abstractNote = {A key element of the Cumberlandian Mollusk Conservation Program undertaken by TVA in 1979 was the determination of fish hosts of Cumberlandian mussel species unique to the Tennessee River drainage and especially the species whose habitat would be inundated by completion of Columbia Dam on the Duck River, Tennessee. Principal emphasis was placed on the birdwing pearly mussel, Conradilla caelata and the Cumberland monkeyface, Quadrula intermedia - two federally listed endangered species with limited distributions outside the proposed inundation zone of the Duck River. Additional species studied included three species of the genus Epioblasma (E. brevidens, E. capsaeformis, and E. triquetra), Quadrula cylindrica, Villosa iris, and Carunculina moesta. Experimental glochidial infection of 55 fish species resulted in the establishment of the following mussel-fish host relationships: Conradilla caelata - Etheostoma zonale; Quadrule intermedia - Hybopsis dissimilis, Hybopsis insignis; Epioblasma brevidens - Etheostoma blennioides, Etheostoma maculatum, Etheostoma rufilineatum, Etheostoma simoterum, Percina caprodes, Cottus carolinae; Epioblasma capsaeformis - Etheostoma maculatum, Etheostoma rufilineatum, Percina sciera, Cottus carolinae; Epioblasma triquetra - Percina caprodes, Cottus carolinae; Quadrula cylindrica - Notropis galacturus, Notropis spilopterus, Hybopsis amblops; and Carunculina moesta - Lepomis cyanellus, Lepomis megalotis.},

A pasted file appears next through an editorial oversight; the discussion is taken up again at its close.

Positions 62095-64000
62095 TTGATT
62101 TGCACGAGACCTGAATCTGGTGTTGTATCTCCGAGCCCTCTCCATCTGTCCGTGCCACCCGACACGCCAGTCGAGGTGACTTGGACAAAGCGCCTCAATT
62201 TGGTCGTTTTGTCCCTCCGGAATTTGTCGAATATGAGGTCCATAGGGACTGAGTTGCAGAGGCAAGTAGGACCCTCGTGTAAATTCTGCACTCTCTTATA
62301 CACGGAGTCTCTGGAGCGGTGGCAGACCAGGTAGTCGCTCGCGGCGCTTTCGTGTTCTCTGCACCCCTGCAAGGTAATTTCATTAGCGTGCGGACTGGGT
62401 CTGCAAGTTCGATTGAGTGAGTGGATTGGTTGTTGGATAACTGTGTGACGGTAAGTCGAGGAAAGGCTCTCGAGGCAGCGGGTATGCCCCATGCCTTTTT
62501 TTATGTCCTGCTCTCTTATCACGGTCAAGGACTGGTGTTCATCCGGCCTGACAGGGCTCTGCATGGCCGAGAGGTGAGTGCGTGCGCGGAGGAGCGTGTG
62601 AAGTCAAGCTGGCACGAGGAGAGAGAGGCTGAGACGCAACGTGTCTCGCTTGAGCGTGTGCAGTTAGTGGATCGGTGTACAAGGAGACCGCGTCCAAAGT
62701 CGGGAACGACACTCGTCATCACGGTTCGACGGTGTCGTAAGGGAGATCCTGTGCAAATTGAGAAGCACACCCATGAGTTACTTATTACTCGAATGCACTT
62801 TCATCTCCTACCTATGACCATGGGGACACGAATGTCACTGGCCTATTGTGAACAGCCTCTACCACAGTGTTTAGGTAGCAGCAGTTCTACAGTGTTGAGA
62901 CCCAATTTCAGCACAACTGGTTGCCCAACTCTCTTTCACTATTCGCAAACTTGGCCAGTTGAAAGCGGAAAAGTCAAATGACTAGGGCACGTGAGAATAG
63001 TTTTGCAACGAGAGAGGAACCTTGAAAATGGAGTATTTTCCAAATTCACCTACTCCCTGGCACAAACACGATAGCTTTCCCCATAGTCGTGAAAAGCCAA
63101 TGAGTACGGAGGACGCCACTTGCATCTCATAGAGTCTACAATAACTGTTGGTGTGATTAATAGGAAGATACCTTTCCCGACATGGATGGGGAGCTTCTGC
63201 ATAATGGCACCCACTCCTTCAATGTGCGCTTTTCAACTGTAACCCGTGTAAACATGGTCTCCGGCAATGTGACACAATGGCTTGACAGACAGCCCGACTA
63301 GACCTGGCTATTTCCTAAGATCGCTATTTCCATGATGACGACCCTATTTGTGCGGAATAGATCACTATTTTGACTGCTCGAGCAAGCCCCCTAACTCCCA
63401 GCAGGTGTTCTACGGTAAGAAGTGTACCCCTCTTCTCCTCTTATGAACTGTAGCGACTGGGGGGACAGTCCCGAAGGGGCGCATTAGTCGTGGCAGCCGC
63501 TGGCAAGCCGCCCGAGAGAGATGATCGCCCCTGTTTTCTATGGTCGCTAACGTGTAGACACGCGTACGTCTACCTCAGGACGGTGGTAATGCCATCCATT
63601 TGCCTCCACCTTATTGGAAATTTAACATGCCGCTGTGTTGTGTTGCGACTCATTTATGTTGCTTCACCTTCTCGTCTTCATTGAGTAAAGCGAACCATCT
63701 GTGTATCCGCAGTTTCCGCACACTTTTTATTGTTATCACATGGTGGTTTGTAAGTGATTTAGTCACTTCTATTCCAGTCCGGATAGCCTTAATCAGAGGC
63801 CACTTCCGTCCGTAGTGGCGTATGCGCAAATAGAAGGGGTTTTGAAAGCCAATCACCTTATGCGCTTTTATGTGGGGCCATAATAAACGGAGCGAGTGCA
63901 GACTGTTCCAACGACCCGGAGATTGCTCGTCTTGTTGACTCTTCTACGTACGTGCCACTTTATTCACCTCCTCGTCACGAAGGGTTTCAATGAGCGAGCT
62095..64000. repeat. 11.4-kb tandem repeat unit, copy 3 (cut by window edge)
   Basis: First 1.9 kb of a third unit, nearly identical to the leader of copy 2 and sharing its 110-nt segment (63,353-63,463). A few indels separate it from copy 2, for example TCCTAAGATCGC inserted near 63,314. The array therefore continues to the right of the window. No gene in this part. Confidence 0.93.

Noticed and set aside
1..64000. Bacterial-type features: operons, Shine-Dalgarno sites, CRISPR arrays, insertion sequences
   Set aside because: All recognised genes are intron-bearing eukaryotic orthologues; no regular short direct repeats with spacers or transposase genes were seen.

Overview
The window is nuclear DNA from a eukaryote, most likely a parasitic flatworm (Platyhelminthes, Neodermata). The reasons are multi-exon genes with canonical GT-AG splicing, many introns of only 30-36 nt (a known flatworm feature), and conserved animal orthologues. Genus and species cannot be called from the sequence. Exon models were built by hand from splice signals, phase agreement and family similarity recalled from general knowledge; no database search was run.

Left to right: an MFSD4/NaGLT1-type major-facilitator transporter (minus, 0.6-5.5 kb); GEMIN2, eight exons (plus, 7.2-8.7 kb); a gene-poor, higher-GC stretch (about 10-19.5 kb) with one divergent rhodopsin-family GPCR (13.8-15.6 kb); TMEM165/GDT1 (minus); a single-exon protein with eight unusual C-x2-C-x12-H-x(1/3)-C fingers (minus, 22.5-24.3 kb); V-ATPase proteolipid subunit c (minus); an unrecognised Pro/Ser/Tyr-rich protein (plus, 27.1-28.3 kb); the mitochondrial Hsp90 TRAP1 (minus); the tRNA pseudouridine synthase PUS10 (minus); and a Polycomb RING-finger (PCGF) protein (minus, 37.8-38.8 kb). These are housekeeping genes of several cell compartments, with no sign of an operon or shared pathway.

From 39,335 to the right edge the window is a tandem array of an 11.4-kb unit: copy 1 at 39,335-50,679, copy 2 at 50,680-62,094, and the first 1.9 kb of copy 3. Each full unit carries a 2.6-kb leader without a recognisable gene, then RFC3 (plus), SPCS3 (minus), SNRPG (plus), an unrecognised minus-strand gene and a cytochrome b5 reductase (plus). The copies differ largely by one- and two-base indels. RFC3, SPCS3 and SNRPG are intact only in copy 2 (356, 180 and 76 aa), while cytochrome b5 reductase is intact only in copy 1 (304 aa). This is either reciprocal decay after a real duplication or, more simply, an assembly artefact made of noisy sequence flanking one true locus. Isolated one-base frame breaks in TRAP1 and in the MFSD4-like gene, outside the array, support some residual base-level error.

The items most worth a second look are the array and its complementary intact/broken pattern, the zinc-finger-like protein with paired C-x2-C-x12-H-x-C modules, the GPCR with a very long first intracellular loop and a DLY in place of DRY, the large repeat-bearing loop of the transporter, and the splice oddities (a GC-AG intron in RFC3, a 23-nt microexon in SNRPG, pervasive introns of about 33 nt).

doi = {},
journal = {},
number = ,
volume = ,
place = {United States},
year = {Sat Feb 01 00:00:00 EST 1986},
month = {Sat Feb 01 00:00:00 EST 1986}
}

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  • Fish species from sand/gravel substrates and from rubble substrates which are the most likely hosts for Cumberlandian mussel fauna, C. caelata and Q. intermedia, from the Clinch, Duck, Elk, and Powell Rivers are reported. Infection with mollusk glochidia was used with overlap and occurrences to develop a ranking of each species potential as a suitable host for Cumberlandian mollusks. 12 ref., 4 figs., 9 tabs.